Beware the false compliments that are killing your writing

If there was a 10 Commandments of Writing it would be at #5, just ahead of ‘Thou shalt not write thy novel in a Starbucks’. The people around you can help simply by bringing you a refreshing cup of tea, or someone who you can talk to about writing and bounce ideas off, or someone who actively reads and critiques your work.

It’s important to be surrounded by passionate people. It fuels you and makes the whole process of creation easier and more worthwhile.

But… you have to be careful.

Without meaning to, friends can actually damage your work with blind encouragement. They can kill your writing with kindness.

When It’s Bad And They Say It’s Good

I’ve seen it happen before, I’ve had it happen to me before, and I know for a fact that as well as being on the receiving end of well-meaning but blind encouragement I’ve given some out too. No doubt you’re the same. Writing isn’t easy; it’s a fragment of your heart and soul borne onto the page. When a friend comes to you and asks you what you think of their work, you want to be kind. You want them to like what they’ve done and you want them to like you.

No one likes being unkind or giving bad news. So you stretch a false smile over your gritted teeth, nod a lot, and say buttery generalisations: “This is great! I love this. Doesn’t Character X have a great name?” They go away happy, and you go away with that horrible hollow sensation in your head that feels as if your brain parachuted out to escape your lying tongue.

In this scenario: no one wins.

When They Say It’s Good But Don’t Say Why

And sometimes people aren’t lying. Sometimes they genuinely don’t know any better but want their opinion to be voiced. Look on almost any writing forum or comments section on a writing blog and you’ll find people slapping each other on the back over fragments of their WIP, enjoying the saccharine empty phrases such as “I look forward to reading this!!!” and “Wow that’s brilliant!” in a meaningless orgy of mutual false praise and an overuse to exclamation points.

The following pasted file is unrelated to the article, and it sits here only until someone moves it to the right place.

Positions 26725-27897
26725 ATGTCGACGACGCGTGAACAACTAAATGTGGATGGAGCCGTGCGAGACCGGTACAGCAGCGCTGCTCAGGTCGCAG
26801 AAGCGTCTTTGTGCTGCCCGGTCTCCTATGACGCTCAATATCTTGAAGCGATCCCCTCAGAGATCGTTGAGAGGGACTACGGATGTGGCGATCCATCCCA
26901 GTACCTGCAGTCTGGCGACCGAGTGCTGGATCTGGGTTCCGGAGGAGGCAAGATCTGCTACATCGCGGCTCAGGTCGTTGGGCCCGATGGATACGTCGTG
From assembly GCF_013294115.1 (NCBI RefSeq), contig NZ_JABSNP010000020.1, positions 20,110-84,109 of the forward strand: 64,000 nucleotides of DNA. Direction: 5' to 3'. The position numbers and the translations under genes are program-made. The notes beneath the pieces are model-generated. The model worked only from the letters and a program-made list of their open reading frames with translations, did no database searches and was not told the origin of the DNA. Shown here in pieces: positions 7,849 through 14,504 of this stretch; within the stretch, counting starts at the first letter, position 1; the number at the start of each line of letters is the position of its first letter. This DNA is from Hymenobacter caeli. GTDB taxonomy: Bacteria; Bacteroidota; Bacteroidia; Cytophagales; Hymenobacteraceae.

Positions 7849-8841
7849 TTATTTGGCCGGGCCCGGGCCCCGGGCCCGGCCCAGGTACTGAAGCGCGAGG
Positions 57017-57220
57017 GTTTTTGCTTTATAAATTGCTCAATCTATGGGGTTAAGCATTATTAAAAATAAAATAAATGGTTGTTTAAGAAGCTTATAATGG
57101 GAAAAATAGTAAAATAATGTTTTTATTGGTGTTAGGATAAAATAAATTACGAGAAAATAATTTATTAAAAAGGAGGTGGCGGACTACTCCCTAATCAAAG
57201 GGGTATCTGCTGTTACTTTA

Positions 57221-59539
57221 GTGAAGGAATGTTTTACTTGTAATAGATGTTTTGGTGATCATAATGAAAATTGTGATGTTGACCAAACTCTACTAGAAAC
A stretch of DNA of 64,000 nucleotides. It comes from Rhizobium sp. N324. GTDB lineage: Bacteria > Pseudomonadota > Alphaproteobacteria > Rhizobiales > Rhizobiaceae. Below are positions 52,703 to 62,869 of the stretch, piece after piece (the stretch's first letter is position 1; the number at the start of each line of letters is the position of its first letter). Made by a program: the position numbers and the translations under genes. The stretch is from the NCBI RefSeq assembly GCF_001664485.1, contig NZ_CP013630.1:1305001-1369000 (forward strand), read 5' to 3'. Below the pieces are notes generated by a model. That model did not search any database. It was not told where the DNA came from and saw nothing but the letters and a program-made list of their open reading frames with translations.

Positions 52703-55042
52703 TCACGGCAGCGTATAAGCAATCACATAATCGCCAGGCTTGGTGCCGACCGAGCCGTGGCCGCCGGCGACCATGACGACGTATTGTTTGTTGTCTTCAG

Such fawning words might make you feel good, but what good are they doing your writing? Other than perhaps spurring you on to write more, how are they making you a better storyteller?

False Criticism Will Send You Way Off Course

The end result of both is that you’re not getting criticism. Worse, you can’t detect the things people truly like from the things they’re just saying they like. Everything is devalued into a mush of clichéd hyperbole and hollow sycophancy.

You’re unable to tell the good from the bad – what needs work from what strengths you should play to. Having a friend who can’t/won’t critique you is like putting a magnet next to the compass. It’ll lead you wildly, dangerously, off course. Before you know it, you’ll have fallen into bad habits just because people weren’t honest with you.

The Importance Of Criticism Over Encouragement

There’s a difference between encouragement and criticism.

Encouragement is a statement:

  • “I really liked the protagonist!”
  • “You’re a great writer.”

Criticism is a statement with (and this is very important) reasoning behind it:

  • “I really liked the protagonist because I thought they had a well-defined voice.
  • “You’re a great writer because you have a real knack for characterization.

A good friend – one who really has your best interests as a writer at heart – will use criticism. Occasionally they’ll say things you don’t want to hear, but that’s a good thing. It’s not because they hate your work (or you), but because they like your work (and you) and think that an audience would like it even more if some changes were made for certain reasons.

They’ll tell you what they liked and why, and what they didn’t like and why, and from that you can come to your own conclusions about how to edit or continue writing.

This is how you improve.

Look For Honest Criticism

People who just tell you that they love your work, while a nice ego-boost, are completely useless to you as a writer. Well, unless they’re bringing you lots of cups of tea. Probably best to keep them around then.

So keep your friends close, and your writing friends even closer. And don’t believe everything you hear. Especially if it has three exclamation points after it.



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